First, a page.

(Comment converted into answer)
This section refers to nested try-catch blocks in general, i.e. not limited to the code sample verbatim.
In general, any function or pieces of code that performs multiple actions, and in which the error-handling / application state cleanup differs depending on which action / where in the code fails, the use of multiple try-catch blocks is necessary.
As other answers pointed out, the best coding style will extract these inner try-catch blocks into their own methods, and give these methods appropriate names that describe what they are "trying". In more complicated code, the method name should also become more wordy; they should describe what cleanup they are to perform.
This section refers to the code sample verbatim.
I suspect OP has a misunderstanding of how nested try-catch works.
When the innermost code block throws, it would be caught by the inner catch. To the extent that the inner catch block doesn't throw/rethrow, and doesn't inadvertently cause a different exception to be thrown, the outer catch will not catch anything.
Either the code sample is overly simplified - missing the
rethrow, or that something is omitted (or indeed missing in the original code) that hinders our understanding of the code that OP has in mind.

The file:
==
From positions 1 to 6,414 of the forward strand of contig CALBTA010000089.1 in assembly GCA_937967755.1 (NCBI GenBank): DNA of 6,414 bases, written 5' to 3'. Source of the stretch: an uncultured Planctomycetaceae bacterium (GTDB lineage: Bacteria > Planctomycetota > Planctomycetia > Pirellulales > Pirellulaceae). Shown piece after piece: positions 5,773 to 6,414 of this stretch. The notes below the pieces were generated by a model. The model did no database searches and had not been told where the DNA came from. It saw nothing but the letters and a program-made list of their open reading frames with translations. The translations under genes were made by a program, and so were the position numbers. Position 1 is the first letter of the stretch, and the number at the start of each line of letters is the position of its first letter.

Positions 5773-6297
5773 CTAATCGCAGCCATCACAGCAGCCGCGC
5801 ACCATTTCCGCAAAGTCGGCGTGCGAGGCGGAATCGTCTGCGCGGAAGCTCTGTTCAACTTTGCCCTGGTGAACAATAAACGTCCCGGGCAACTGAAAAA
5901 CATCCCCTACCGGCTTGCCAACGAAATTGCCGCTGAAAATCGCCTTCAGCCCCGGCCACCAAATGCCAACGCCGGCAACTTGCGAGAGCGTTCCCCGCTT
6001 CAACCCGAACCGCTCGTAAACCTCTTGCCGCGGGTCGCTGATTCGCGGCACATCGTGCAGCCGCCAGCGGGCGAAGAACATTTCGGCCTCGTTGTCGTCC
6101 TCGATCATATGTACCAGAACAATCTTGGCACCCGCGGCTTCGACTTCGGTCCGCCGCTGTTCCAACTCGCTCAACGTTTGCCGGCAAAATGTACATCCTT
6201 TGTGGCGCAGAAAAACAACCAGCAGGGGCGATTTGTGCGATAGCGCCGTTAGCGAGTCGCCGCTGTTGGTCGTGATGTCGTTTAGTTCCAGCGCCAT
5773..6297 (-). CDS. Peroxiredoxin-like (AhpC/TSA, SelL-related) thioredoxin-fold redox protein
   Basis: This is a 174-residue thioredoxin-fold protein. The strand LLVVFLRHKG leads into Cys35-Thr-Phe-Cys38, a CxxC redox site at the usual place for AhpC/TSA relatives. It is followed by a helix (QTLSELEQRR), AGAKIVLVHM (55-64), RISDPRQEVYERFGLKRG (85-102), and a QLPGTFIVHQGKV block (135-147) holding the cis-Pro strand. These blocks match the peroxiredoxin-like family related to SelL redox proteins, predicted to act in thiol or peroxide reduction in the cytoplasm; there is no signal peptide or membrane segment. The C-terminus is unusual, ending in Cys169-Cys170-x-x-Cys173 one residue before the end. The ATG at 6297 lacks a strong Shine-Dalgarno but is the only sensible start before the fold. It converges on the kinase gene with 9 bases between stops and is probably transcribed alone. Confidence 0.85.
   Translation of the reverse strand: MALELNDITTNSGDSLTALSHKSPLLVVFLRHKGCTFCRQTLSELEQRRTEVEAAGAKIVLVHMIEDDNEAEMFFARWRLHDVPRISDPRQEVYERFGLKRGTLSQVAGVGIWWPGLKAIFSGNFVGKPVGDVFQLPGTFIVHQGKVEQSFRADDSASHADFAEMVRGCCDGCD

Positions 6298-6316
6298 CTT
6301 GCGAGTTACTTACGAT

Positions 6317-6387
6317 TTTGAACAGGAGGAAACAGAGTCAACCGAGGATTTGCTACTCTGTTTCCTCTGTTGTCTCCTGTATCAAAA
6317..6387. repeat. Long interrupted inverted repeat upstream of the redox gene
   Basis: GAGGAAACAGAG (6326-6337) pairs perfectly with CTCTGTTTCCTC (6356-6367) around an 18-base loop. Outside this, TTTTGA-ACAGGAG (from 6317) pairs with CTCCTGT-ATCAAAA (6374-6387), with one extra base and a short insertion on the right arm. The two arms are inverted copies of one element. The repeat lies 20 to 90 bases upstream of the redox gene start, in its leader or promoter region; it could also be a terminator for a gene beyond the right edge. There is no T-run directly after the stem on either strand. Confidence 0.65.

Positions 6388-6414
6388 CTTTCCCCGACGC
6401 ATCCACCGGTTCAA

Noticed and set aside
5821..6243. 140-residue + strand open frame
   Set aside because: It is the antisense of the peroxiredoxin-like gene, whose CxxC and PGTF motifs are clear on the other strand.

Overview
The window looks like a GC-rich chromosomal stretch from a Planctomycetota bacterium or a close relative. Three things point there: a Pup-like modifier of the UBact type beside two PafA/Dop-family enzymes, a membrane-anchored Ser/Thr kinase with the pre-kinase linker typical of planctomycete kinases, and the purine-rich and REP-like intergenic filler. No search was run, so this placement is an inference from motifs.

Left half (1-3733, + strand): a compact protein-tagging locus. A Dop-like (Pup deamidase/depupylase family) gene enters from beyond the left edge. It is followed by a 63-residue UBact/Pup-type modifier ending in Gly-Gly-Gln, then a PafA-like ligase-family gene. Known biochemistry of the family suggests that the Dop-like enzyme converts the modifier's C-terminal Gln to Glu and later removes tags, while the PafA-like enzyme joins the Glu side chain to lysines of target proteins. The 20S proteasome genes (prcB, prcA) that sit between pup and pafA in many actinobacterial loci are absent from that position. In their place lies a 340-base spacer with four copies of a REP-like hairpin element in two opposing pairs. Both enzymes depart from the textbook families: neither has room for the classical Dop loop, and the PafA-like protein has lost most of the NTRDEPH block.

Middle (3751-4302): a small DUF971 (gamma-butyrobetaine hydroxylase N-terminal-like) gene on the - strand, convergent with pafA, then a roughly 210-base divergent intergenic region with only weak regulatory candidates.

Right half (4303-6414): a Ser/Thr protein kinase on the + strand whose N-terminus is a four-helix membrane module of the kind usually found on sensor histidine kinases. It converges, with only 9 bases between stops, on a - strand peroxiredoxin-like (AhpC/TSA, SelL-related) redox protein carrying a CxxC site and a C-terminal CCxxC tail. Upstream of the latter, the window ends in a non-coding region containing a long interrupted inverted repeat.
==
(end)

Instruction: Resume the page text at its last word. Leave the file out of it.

Thus, the meaning of the outer catch block will need to be studied (researched) carefully, to identify whether there's any possible (no matter how unlikely) circumstances that would trigger the outer catch.
This is a justified case of leaving comments in the code. Such analysis is often time-consuming, and it is far from obvious.
Also, the circumstances that lead to the outer catch being triggered may be rare enough (such that a typical programmer might not even be aware of such possibility), but may have occurred frequent enough to earn a place in the issue-tracker. A comment should point out this possibility by pointing to the issue-tracker ticket, so that a programmer can know how to re-create the situation, in order to test that future code changes will continue to handle this rare situation correctly.